April 6 heralds the start of a new tax year in the UK, and for the past few years this has coincided with new tax laws that are either targeted at, or have a disproportionate impact on, the staffing sector.

2017 is no exception. This year, there are two measures that will impose direct and indirect costs on suppliers and users of contingent labor.

IR35 changes

The first of these measures involves changes in the way the existing Intermediaries Legislation, known as IR35, is applied in relation to independent contractors working off-payroll in the public sector.

IR35 applies in circumstances when a worker provides services personally to a client through an intermediary limited company (or personal service company (PSC)). IR35 requires the PSC to account for income tax and primary (employee) National Insurance Contributions (NICs) on income earned by the worker in circumstances where, if the contract had been directly with the client, the worker would be regarded for income tax purposes as an employee of the client. The responsibility for making that assessment and paying the tax currently lies with the PSC.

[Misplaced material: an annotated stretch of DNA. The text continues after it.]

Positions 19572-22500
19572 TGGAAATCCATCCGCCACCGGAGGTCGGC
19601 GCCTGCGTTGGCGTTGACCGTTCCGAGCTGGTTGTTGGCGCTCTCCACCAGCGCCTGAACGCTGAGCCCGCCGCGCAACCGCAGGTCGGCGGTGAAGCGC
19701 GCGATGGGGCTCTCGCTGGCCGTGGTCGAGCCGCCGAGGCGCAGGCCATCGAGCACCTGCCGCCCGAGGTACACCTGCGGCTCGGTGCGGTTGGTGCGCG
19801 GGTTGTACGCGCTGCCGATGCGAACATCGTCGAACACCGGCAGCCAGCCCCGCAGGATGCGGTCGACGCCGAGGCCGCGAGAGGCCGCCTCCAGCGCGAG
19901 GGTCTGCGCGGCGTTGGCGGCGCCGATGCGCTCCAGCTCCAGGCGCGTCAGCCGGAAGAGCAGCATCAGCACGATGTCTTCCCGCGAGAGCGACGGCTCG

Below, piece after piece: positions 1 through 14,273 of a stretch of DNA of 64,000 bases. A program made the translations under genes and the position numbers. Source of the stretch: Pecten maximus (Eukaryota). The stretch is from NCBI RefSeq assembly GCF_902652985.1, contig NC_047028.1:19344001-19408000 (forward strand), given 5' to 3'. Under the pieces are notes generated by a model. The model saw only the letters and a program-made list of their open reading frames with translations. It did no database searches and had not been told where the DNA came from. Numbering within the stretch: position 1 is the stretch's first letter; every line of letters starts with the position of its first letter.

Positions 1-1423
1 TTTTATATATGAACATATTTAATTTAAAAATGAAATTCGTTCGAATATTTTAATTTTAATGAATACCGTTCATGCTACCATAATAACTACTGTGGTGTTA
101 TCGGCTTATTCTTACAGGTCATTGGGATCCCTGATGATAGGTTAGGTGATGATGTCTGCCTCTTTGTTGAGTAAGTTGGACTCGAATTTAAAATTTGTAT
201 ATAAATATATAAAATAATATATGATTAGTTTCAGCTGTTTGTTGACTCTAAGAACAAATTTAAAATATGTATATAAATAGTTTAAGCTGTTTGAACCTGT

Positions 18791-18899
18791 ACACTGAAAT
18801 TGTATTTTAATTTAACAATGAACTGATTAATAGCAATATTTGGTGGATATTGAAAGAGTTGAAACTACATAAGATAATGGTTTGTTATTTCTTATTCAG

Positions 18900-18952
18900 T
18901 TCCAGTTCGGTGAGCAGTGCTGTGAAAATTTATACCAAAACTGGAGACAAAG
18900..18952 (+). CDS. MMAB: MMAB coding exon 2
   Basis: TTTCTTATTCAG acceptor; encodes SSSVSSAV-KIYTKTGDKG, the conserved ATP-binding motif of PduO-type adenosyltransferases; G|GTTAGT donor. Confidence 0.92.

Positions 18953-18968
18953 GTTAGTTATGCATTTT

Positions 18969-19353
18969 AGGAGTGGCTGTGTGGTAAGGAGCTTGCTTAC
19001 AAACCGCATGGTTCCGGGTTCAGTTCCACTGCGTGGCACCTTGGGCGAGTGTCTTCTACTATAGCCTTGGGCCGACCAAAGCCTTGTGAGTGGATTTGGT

The new IR35 provisions apply when a worker personally performs services, or is under obligation to personally perform services, for a public authority. The change, effective April 6, is that the responsibility for deciding if the legislation should be applied shifts from the worker’s intermediary (i.e., the PSC) to the public authority to which the worker is supplying services.

Where the rules apply, the responsibility for calculating income tax and NICs and paying them over to Her Majesty’s Revenue and Customs (HMRC) lies with the “fee-payer” (the public authority, a staffing agency, or other third party paying the PSC). These amounts will be deducted from the intermediary’s fee for the work provided.

Determining whether IR35 applies is not an exact science. IR35 applies the common law tests used to determine whether a worker is employed or self-employed. These include considering whether the worker:

  • Is in business for themselves, is responsible for the success or failure of their business and can make a loss or a profit.
  • Can decide what work they do and when, where or how to do it.
  • Can hire someone else to do the work.
  • Is responsible for fixing any unsatisfactory work in their own time.